Wednesday 30 March 2011

Boxing: Limbo Kings

The recent awarding to Sam Peter of the ‘Interim’ heavyweight championship by the WBC following his points win over Jameel McCline brings to mind the less than satisfactory history of such arrangements.

Aesthetically, such ‘championships’ have tended not to please the senses and sensibilities of fans, but nonetheless have been used over the decades by boxing authorities as a means of striking a compromise of sorts where a champion is unable to defend his title and his ‘outstanding’ challengers are given an opportunity to stake a claim to the title while anticipating that such title will revert to the winner in the event that a champion is unable to defend in the future.

For instance, in 2006, Hasim Rahman was awarded the WBC’s interim heavyweight title after his victory over Monte Barrett and this was upgraded to the full championship following Vitali Klitshko’s retirement..

They are not new to boxing. A related species of the interim championship is that of the ‘duration champion,’ where a champion is inactive during a time of war or similar indisposition. For instance, when Sergeant Joe Louis was serving in the United States military during World War Two, the decision was made to fill the vacuum by anointing a so-called ‘Duration Champion’; an honorific duly bestowed upon Jimmy Bivins in 1943.

Similarly in 1953, when featherweight champion Sandy Saddler was drafted into the United States military, the uncertainty of the length of his stay and his availability to defend his title, caused the boxing authorities to bill a bout held in Paris between Philadelphia’s Percy Bassett and Ray Famechon as being for the ‘Interim’ title. Bassett won, but ‘lost’ the title to one Teddy ‘Red Top’ Davis. Most official records, it should be noted, do not acknowledge this ‘title.’

There have been times when the announcement of an Interim championship has tested the patience of observers. For instance, when in 1967, light heavyweight champion Dick Tiger was trapped within the flames of the raging civil war between Nigeria and his encircled Biafran nation, many frowned and fumed at the haste of Robert Evans, the president of the WBC, in announcing that Roger Rouse would take on an opponent for the Interim championship if Tiger was unable to get to American shores before a ninety-day period had elapsed from his last defence against Jose Torres.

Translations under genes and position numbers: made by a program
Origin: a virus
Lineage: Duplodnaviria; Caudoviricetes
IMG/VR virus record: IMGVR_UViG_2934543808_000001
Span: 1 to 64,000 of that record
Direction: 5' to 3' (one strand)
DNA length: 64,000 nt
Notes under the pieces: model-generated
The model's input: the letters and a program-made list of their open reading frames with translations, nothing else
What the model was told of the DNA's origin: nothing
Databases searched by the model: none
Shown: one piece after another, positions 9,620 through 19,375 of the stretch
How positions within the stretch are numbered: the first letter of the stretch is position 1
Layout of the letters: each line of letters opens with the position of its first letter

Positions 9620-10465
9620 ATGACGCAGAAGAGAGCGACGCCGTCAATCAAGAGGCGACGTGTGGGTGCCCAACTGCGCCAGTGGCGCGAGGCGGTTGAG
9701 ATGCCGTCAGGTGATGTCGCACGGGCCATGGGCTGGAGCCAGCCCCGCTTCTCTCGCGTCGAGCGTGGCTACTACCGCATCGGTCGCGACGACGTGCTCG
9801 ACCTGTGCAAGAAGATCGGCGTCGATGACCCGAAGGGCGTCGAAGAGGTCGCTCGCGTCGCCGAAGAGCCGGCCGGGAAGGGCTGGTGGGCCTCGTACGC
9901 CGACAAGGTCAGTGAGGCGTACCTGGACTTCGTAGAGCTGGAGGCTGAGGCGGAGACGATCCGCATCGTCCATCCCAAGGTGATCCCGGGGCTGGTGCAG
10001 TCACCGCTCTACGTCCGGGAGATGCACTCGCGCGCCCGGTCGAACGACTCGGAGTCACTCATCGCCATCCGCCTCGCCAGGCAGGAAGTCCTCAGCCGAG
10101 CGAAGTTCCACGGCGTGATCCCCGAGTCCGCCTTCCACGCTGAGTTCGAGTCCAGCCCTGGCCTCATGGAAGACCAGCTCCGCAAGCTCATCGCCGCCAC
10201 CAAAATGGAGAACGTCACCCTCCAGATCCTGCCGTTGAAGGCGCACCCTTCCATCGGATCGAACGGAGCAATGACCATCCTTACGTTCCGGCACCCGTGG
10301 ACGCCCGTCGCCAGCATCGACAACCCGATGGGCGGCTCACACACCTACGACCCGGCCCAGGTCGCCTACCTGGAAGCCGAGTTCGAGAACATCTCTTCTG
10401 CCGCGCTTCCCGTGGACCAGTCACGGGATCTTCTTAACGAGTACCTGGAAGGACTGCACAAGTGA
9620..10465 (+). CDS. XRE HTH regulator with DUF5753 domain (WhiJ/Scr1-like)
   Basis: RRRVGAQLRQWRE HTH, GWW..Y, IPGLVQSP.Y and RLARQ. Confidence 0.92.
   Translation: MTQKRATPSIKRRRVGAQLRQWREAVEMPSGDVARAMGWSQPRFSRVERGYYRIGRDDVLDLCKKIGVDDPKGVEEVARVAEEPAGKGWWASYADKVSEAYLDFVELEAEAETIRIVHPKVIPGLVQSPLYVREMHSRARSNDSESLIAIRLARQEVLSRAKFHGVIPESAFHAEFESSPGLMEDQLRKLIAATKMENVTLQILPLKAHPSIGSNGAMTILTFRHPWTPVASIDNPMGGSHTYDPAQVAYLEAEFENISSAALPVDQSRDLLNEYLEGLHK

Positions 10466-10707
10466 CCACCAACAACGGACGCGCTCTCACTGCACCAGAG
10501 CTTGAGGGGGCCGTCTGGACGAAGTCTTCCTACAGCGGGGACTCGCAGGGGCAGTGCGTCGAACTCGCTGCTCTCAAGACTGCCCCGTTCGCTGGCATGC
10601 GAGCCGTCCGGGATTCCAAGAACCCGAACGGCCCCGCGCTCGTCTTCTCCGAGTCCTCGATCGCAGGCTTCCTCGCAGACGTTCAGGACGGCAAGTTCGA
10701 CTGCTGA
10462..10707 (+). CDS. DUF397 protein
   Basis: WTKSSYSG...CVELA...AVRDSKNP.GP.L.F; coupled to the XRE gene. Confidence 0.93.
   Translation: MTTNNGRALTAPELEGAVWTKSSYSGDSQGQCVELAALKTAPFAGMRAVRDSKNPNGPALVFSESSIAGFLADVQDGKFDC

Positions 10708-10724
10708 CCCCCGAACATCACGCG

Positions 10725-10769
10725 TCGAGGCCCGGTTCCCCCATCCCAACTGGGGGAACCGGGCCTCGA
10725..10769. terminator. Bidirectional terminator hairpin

That the so-called interim championship has been used as leverage in political chess games is beyond doubt. For example, the Mexican Jorge Arce ‘won’ and ‘defended’ his WBC ‘Interim’ flyweight championship even while the champion Pongsaklek Wonjongkam continued to defend his title.

Yet, in its unadulterated and sincere application, it strikes a prudent compromise in falling short of awarding an available championship solely on the basis of a boardroom decision as occurred in 1978 with Ken Norton being named as heavyweight champion by the WBC on the strength of a points win the previous year over Jimmy Young for what had officially been a title eliminator.

The impetus for this decision had been Leon Spinks’s decision to defend against Muhammad Ali in a return bout instead pitting himself against Norton, the designated mandatory challenger.

Instead the ‘Interim’ concept arguably attempts to keep the fighting programme well oiled in frustrating circumstances such as in the case of Maskaev’s late withdrawal and the uncertainty as to when next he will again lace the gloves. Thus it has an advantage in enabling two active and presumably highly-ranked contenders to contest a title of sorts while serving notice on the incumbent that his title will automatically revert to the winner if he is unable to defend at a date prescribed in the future.

The problem as ever is related to the politics of the moment. Are both of the contenders for such ‘Interim’ title truly the outstanding fighters of the relevant division? Or are they merely the favoured vassals of particular sanctioning bodies and promoters?

On the other hand the temptation may be to dismiss the ‘Interim’ title as just another ploy symptomatic of the modern era of proliferated and sub-divided titles. And after all, it is one of the standard cogs of the promotional aspects that television and cable outlets are loathed to give time to fights which are devoid of the appendage of some sort of a title. Any title.

In the final analysis, the concept of the interim championship clearly has its strengths in terms of its attempt to combat the potential devious or otherwise disingenuous prevarications of an existing champion and so forestall the likelihood of a championship descending into inertia. However, they have tended not to serve as the most auspicious of starts to title ‘reigns’.

The Cleveland-based Jimmy Bivins would lose a 10-round decision to Louis in 1951. In truth, the ‘Duration Championship’ was a pretty informal and insubstantial tag aptly reflected by the photograph portraying a uniformed Louis fitting a paper crown inscribed with ‘Duration Champ.’

Saddler defeated ‘Red Top’ Davis in a unanimous decision when he got out of the army, while Ken Norton lost his first ‘defence’ to Larry Holmes. Hasim Rahman succumbed to Maskaev. And Peter, who was awarded the ‘title’ before his bout, was for all intents and purposes ripe for a valid stoppage before eventually getting through McCline. Whoever happens to be the opposition in his next bout, the historical record bodes ill for Samuel Peter.

(c) Adeyinka Makinde (October 2007)

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